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August 26, 2007

I see the road is long, so get on my side

A couple of weeks ago I was running in Prospect Park, and I had an epiphany. (I love having epiphanies in the park, it's part of what makes it mine.) It was a perfectly beautiful day to run, low 70s, dry, brilliant blue sky, other people out but not so many that the running paths were crowded (just enough that it felt companionable to be out). I was running while thinking about future running, how I was planning to do a 5K in SF in August with a friend, and another one in October, and I was thinking about how when I'm 40, the qualifying time for the Boston Marathon will go up. A 40-year-old woman only needs to run a 4-hour marathon to qualify for Boston, and I've been thinking I could someday do that. And here's where the epiphany came in.

I realized I was doing all that future running and not paying attention to Right Now, and I let it go. I got back into the moment and felt the cool breeze touching my whole body, naked as I ever am in public, and I felt my heart pounding and sweat soaking my hair. I really saw my surroundings, and I drank them in and let them replenish me. I realized that when I run, I have to run because I love to run In That Moment, not for any future gain or reward. When we train, we don't know if we'll be able to run the future race. Maybe we'll get injured, sure, but maybe there will be insane weather, or a loved one will be sick, or there will be a car accident on the way to the start point, or any number of other disasters. If everything hinges on that race, if we can only be satisfied by running it, then all the other time is just preparation, just effort spent for the future. If we run for right now, if we stay aware and present, then both the current moment and the future one can be perfect. And more perfection, more joy, is all we can hope for in the world. By the time I ran down the little hill at the end of my two-mile loop, I felt fast as the angels and in love with the universe.

I didn't realize how well this attitude would come to serve me, just a couple of weeks after the realization. First of all, that 5K in San Francisco? I didn't get to run it. My stupid neurological problems started acting up the week before the race, and I've spent most of the last two weeks on a cane. (I promise, I will go see the crack neurologist who is supposed to play Dr. House for me.) But I had a wonderful time in SF, and I went out to the race site (by the marina!) and walked most of the 5K holding hands with my new love, and we got to see my friend zoom past us running the “back” part of the “out-and-back,” and the bay was beautiful and the fog was ethereal and the Golden Gate Bridge was Just Over There but invisible behind its shroud and it was a perfect morning. If I'd been too concentrated on running that race, my disappointment might have kept me from enjoying what turned out to be an exhilarating experience.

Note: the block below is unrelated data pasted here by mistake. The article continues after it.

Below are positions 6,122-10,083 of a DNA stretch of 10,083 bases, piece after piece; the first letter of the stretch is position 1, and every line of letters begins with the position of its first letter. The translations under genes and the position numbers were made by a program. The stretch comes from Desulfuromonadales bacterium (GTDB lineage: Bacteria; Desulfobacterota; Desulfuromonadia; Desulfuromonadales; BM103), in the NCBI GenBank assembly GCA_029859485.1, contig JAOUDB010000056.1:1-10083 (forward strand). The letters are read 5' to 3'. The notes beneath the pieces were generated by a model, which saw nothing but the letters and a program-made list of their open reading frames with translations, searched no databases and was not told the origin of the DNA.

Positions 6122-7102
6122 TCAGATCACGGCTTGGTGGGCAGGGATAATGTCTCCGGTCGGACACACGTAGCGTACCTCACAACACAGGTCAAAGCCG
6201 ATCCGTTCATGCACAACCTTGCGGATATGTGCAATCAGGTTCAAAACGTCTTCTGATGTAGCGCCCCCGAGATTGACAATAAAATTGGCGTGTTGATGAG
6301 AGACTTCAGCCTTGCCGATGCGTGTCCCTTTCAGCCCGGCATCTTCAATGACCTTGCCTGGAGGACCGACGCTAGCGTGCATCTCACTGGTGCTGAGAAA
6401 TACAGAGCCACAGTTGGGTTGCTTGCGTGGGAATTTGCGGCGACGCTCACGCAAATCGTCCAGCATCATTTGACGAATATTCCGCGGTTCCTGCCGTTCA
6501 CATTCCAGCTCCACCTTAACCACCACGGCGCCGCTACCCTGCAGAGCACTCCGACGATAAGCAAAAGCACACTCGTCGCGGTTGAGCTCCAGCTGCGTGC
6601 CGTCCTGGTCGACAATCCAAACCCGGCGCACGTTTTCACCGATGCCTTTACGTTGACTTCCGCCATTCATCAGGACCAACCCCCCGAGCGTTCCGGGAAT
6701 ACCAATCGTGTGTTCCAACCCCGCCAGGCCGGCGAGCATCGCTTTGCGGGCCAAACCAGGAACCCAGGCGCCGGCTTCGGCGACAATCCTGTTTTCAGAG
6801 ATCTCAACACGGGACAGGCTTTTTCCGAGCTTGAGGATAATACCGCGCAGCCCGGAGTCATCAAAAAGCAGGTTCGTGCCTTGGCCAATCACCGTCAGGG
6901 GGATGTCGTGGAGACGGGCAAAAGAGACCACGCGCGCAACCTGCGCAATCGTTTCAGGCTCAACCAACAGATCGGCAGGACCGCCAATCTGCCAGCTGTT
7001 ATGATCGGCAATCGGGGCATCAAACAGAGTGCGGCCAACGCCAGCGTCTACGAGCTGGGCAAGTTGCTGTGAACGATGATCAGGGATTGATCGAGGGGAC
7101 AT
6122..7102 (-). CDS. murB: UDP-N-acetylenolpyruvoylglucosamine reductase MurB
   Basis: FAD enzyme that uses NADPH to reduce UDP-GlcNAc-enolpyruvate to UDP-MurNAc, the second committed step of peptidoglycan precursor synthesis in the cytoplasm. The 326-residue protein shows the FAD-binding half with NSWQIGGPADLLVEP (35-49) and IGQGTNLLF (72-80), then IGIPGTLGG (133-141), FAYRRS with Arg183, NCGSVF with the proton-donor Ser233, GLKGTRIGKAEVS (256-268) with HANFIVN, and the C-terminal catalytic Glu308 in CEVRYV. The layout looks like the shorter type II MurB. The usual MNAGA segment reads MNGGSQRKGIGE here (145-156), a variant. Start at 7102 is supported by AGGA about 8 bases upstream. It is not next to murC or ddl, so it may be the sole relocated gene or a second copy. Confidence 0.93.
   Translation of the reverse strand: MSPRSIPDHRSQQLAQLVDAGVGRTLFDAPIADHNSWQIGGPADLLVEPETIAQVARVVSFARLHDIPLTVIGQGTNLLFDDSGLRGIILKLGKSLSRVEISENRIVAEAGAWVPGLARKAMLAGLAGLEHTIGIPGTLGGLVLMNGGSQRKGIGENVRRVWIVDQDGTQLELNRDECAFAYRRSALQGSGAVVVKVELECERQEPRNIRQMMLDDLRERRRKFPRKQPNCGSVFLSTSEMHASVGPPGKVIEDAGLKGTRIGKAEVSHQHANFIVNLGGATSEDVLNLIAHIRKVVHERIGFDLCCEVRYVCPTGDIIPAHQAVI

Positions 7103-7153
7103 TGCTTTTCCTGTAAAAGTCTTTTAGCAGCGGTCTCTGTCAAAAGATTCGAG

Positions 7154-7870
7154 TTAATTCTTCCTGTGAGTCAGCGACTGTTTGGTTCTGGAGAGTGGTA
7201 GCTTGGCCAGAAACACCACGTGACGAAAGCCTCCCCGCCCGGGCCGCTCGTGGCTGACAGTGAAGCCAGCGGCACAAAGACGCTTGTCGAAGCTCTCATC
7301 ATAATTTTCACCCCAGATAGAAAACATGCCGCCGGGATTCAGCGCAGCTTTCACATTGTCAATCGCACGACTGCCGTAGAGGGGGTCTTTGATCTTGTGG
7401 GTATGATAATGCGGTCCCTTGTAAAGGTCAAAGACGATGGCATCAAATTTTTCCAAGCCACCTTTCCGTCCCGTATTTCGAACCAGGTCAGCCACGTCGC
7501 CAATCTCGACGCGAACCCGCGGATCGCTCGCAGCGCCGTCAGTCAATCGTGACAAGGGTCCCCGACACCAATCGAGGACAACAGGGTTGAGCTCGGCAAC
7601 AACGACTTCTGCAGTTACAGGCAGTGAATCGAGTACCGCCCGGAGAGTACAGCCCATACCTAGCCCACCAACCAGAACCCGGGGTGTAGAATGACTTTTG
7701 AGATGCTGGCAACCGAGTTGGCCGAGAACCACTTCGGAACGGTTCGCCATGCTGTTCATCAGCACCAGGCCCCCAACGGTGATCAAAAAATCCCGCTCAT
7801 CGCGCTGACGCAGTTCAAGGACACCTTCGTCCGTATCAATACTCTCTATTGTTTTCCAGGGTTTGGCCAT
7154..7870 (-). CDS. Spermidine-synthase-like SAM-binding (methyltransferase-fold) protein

Secondly, keeping my heart in the now instead of focused on a future goal is helping me negotiate the emotional minefield of a new romance. We don't know how things are going to turn out, and everything is new and a little scary, but we don't need to know how things are going to turn out. We just need to stay in the eternal now. Because now is the perfect moment, and always will be.

Posted by Rose at August 26, 2007 11:05 PM


That was a gorgeous reminder. Thanks for sharing your epiphany.

Posted by: hazelbroom at August 27, 2007 12:23 PM

I have no idea if you still see these comments, but I just stumbled upon this post and it was what I needed to read and what I haven't managed to say since I stopped being able to run because of chronic illness. How I wish I had paid more attention to the Right Now while running.

I got here because a friend sent me a link to your Presbyterian song. So, thanks for both of them.

Posted by: liz at March 2, 2009 12:12 PM

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